Acta Ichthyologica et Piscatoria 37(2): 87-90, doi: 10.3750/AIP2007.37.2.03
Interactions between two congeneric gyrodactylids (Gyrodactylus derjavini and G. salaris) with different microhabitats on their common host rainbow trout, Oncorhynchus mykiss
expand article infoL.W. Garbøl, T.R. Jørgensen, K. Buchmann
Open Access
Background. The two gyrodactylid species G. derjavini and G. salaris (a special Danish rainbow trout form which is non-pathogenic to salmon) show similar predilection for their host rainbow trout and express similar population dynamics (but different microhabitat-preference) when occurring in single species infections. The present study elucidates the colonisation ability and site selection of the two parasites when occurring in mixed populations on the same host. Materials and methods. Fry of rainbow trout, Oncorhynchus mykiss, infected either with a total of 459 G. derjavini (12 fish) or a total of 405 G. salaris (12 fish) (approximately 35 parasites per fish) were maintained with a total of 12 uninfected fish for two weeks. The infection dynamics and dispersal of parasites among the three groups were recorded during the period. For localization of specific parasites in various microhabitats (fins or skin) two fish from each group were preserved weekly and their parasites mounted for species determination. Results. Within the two-week study period, parasites spread from infected- to naïve rainbow trout, which obtained a parasite burden (293 parasites in 10 hosts) corresponding to the level of previously infected fish. Gyrodactylus derjavini demonstrated a higher colonisation ability especially on naïve fish but did also colonize previously G. salaris infected hosts. This species continued to exhibit predilection for both fins and body skin as microhabitats. In contrast, G. salaris was less mobile and less prone to colonise new hosts, especially infected ones. The parasite remained mostly in the preferred microhabitat (body surface) and colonised only fins to a much lower degree. Conclusion. The results suggest the existence of specific microhabitats on the body and fins of rainbow trout, which are occupied by specific parasites. This will to some extent minimize negative interactions between the two parasites on a short-term basis (two weeks). The different microhabitats of G. derjavini (both fins and body) and G. salaris (primarily body skin) did only change slightly during the two-week study period. The few interactions between parasites and rainbow trout may partially be mediated by local host response mechanisms. It is indicated that the predilection of G. salaris for body surface microhabitats must be taken into account when sampling for surveys are being performed.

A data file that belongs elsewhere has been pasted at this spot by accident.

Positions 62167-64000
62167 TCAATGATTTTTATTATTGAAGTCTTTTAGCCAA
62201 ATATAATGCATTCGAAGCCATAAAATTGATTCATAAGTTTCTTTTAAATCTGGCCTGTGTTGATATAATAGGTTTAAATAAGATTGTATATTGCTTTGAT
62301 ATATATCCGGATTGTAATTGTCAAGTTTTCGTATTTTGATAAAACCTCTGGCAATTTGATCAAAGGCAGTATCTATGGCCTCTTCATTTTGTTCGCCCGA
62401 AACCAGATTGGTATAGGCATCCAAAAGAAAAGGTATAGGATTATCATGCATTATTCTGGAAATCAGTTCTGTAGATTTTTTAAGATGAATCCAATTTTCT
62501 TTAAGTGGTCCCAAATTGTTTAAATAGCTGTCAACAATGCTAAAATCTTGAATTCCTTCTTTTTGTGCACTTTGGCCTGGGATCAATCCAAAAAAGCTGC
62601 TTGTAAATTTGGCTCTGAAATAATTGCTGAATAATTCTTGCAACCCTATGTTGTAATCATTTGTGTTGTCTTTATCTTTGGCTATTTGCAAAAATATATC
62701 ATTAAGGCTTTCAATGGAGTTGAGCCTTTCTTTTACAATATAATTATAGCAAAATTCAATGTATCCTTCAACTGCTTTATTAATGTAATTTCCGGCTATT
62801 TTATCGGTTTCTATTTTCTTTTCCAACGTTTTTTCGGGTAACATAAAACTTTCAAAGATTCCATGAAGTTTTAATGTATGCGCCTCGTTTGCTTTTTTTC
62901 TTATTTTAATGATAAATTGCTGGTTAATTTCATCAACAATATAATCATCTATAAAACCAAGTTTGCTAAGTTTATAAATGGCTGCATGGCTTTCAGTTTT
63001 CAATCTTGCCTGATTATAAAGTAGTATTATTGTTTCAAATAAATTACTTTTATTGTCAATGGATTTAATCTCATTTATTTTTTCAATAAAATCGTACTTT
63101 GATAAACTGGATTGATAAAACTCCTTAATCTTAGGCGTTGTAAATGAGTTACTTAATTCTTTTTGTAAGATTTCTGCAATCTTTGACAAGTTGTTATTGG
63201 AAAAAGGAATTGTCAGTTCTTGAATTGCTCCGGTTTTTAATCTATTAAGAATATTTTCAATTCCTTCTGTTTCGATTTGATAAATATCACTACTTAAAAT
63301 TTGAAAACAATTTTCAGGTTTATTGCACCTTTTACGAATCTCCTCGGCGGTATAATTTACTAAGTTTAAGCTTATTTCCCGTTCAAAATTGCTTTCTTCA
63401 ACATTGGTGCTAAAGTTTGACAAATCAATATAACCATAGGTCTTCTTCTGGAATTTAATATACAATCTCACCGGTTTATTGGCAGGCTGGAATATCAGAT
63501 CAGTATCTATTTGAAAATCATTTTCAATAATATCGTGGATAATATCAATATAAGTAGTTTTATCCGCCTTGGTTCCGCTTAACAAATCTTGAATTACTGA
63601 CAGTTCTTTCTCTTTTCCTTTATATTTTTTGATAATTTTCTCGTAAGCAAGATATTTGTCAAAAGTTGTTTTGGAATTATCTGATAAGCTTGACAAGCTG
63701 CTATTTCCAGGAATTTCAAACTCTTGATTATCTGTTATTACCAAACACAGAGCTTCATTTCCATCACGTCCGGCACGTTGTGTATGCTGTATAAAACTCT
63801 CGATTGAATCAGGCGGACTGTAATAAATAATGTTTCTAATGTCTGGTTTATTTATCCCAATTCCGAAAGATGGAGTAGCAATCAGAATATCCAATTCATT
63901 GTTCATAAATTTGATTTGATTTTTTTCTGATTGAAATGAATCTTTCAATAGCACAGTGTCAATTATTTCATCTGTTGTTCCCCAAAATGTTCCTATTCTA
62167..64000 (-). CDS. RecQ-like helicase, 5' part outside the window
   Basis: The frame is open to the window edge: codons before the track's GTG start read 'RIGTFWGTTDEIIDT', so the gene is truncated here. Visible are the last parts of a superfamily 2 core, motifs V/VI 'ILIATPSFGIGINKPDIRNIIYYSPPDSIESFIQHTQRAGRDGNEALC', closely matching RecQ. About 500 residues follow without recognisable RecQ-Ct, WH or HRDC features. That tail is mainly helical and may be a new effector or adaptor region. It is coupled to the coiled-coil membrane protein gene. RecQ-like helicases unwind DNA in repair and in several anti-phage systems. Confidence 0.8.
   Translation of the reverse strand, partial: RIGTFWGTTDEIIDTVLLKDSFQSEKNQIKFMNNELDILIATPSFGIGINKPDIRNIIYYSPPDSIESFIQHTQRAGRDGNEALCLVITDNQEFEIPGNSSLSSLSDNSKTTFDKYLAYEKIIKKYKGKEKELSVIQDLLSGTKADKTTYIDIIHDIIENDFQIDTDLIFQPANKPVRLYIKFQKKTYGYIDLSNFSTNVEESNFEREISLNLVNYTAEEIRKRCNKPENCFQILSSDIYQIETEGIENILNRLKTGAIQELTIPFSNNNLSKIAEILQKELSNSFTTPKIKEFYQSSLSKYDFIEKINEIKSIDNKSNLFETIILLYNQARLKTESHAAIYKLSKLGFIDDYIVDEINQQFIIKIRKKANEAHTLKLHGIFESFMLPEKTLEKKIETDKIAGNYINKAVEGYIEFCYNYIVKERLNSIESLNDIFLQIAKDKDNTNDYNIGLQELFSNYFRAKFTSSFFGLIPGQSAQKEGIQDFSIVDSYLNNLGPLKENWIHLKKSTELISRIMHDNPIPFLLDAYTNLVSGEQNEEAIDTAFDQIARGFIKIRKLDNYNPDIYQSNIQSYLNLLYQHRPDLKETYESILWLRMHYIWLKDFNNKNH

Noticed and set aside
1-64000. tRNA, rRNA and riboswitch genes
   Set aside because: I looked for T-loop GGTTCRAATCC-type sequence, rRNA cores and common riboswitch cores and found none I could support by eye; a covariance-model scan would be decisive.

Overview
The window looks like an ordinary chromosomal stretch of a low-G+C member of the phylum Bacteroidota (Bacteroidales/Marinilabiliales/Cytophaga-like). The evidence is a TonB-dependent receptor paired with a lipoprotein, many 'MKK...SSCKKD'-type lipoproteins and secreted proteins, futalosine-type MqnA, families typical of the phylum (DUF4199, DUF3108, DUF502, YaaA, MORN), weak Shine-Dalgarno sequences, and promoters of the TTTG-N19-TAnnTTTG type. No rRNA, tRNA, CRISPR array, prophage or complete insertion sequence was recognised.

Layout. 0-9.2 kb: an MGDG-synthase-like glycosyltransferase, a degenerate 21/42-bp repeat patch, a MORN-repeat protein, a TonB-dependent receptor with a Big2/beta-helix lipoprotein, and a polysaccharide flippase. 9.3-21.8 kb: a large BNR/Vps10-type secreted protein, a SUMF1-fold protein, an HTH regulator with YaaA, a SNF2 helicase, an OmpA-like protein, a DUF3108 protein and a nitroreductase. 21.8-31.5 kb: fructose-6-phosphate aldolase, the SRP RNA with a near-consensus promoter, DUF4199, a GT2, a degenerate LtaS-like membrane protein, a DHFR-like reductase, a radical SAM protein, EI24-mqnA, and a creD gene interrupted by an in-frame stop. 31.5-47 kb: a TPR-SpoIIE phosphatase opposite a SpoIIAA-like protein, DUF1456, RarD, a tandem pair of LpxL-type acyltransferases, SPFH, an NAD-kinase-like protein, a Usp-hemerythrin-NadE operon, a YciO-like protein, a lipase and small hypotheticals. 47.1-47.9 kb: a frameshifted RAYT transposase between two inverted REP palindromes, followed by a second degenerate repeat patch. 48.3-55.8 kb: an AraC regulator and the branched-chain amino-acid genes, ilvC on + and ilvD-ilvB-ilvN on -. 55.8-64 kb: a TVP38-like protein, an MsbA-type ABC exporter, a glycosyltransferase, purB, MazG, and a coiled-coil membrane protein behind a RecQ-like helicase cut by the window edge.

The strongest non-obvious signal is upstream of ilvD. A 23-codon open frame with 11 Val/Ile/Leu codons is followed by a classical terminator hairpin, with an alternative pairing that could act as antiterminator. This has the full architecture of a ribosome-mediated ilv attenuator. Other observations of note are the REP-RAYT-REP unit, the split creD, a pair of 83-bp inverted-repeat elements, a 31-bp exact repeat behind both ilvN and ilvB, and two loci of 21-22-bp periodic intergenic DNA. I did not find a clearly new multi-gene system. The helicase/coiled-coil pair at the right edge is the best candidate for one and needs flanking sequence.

Gyrodactylus salaris, Gyrodactylus derjavini, parasite, Monogenea, rainbow trout, Oncorhynchus mykiss, microhabitat, interaction